The Man Who Strolled a Thousand Miles

Stephen Powell worked as a Reuters journalist for 27 years. In semi-retirement, from autumn 2018 until spring 2019, he walked the length of Portugal from north to south, nearly 1,500 kilometres. He now lives and writes in the Algarve.

After living and working on every continent (except for Antarctica), how do you explain the pull to Portugal?

Motivation can be hard to fathom. My walk through Portugal began in my head as a journalistic assignment. At the outset, I had no intention of moving to the country. My best analysis is that a deep preference for warmth and change uprooted me from Wales and pulled me to Portugal. When I talk about warmth, I’m thinking about both the climate and the people! The move has been a real change but not an absurdly radical one. I tell myself that I have moved from one part of the Roman world to another. 

What were your best and worst experiences during your Portugal walk?

I had a lot of good experiences – I met kind people at every stage. One memory that stands out is meeting a retired Swiss sea captain in Aljezur. He radiated happiness. He loved his life in Aljezur and I think we are all moved when we encounter a blissful fellow human. It feeds hope. My worst experience was my own fault, over-indulging in sangria in Porto and needing a few stitches in my head after a fall.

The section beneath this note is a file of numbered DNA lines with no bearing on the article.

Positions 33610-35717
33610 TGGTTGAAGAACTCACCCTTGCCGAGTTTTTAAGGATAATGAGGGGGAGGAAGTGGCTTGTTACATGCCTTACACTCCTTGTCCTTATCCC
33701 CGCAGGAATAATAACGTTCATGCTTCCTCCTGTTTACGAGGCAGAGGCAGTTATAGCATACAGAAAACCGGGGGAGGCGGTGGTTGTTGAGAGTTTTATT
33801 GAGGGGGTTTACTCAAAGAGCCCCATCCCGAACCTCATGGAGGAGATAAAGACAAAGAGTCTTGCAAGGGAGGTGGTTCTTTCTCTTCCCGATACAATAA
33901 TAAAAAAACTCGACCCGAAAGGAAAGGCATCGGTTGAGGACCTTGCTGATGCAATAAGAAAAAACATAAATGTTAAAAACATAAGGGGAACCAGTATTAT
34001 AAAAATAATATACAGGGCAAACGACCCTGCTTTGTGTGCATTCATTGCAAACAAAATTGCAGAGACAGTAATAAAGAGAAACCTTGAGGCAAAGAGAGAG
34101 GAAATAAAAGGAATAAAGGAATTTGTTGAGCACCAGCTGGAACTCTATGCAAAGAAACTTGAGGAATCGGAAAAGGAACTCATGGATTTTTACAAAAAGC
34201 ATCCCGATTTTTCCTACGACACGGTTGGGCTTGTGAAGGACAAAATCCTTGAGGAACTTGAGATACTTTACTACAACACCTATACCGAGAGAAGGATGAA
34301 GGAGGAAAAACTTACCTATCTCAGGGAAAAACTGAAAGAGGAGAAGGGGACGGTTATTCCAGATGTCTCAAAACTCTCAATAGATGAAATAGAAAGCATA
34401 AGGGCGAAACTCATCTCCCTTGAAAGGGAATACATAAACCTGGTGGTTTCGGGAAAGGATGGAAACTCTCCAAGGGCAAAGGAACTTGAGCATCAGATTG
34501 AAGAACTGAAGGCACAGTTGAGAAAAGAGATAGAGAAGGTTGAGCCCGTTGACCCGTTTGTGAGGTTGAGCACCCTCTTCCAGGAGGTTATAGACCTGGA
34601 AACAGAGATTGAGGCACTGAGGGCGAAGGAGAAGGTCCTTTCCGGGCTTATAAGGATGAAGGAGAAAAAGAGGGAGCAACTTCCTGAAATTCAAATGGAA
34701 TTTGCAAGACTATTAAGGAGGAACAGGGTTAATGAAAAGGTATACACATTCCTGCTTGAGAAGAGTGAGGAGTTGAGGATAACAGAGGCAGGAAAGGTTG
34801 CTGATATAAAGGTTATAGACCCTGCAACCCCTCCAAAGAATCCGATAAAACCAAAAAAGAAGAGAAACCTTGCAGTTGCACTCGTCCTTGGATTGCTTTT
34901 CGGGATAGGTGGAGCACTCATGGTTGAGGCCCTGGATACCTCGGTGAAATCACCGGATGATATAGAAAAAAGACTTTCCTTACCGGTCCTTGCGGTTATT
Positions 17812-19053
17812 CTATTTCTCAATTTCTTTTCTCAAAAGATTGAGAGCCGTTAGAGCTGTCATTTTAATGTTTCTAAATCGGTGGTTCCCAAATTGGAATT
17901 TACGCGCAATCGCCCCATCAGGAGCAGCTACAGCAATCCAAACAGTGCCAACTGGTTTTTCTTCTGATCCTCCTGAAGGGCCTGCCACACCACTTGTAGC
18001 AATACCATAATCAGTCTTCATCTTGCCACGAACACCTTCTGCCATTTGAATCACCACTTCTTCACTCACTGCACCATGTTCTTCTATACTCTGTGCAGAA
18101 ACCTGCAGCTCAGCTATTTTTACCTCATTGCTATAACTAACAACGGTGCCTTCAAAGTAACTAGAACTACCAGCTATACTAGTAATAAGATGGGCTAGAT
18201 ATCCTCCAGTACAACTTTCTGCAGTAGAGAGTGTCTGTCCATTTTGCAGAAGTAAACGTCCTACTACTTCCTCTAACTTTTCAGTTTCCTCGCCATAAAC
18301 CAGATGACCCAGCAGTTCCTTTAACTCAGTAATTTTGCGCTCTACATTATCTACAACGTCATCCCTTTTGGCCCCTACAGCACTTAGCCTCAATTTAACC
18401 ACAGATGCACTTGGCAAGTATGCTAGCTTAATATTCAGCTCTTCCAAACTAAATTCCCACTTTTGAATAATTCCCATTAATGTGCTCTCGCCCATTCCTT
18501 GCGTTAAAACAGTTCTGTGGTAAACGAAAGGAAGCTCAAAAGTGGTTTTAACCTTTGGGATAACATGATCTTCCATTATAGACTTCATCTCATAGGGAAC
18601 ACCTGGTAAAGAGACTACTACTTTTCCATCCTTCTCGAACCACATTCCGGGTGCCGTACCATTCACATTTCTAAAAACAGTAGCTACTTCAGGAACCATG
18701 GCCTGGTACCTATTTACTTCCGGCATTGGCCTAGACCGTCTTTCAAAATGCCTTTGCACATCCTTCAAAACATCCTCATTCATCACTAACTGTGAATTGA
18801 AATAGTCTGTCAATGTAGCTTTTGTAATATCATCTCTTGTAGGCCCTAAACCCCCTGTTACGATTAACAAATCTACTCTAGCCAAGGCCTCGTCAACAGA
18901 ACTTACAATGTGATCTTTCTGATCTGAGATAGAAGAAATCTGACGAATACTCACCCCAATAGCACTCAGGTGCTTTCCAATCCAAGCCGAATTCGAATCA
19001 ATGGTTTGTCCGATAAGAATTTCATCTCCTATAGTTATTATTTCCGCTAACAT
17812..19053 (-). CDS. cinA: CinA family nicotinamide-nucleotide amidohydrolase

What else do you do when you’re not hiking or writing?

I read a lot – it goes with the territory of being a writer. I travel. I am just back from two weeks in Sicily which I adored. In Sicily, you go back to the ancient world with such ease. The cathedral of Syracuse, a living place of worship, contains Greek columns put up in the fifth century BC. Amazing! I am a person of enthusiasms, but I do think everyone should see Sicily. D. H. Lawrence was so smitten by the beauty of Taormina, under the shadow of Etna, that he stayed for three years.

Otherwise, I like chilling with those who are dear to me, preferably over a glass of wine, cooking, visiting food markets and planting trees. Oh, and some Tai Chi these days.

You have already published two books, The First Toast is to Peace, Travels in the South Caucasus (2018) and Walking Europe’s Edge, Reflections on Portugal (2021). What is your next project?

I want to go to Mozambique and write about that. I speak Portuguese and that should help communication. I think the country is under-reported and everyone tells me the coast is sublime. 

What is your message for readers of Tomorrow?

I do accept the view put forward by a number of scientists and spiritual teachers that humanity is at a crunch time. Those of us alive now have the privilege and the responsibility of being around at probably the most important period in human history. After many years of trashing the planet, our species is at a crossroads.

Recently I watched a video interview with the writer Robert Temple, author of The Sirius Mystery. He talked about humans being on the border between great creativity and madness. It is clear to all of us that we have sublime music, literature, and architecture, but we can kill one another by the tens of millions. What will come next? For me personally, it makes sense to be hopeful and to avoid fear. But I take issue with the advice of some spiritual teachers: “Don’t watch the news.” Democracy is fragile and surely it functions best with voters who are informed. I would say, “Watch the news with discernment, don’t let the bad stuff overwhelm you. Keep your faith in a positive future and use the gifts given to you to make the world better. Create joy.”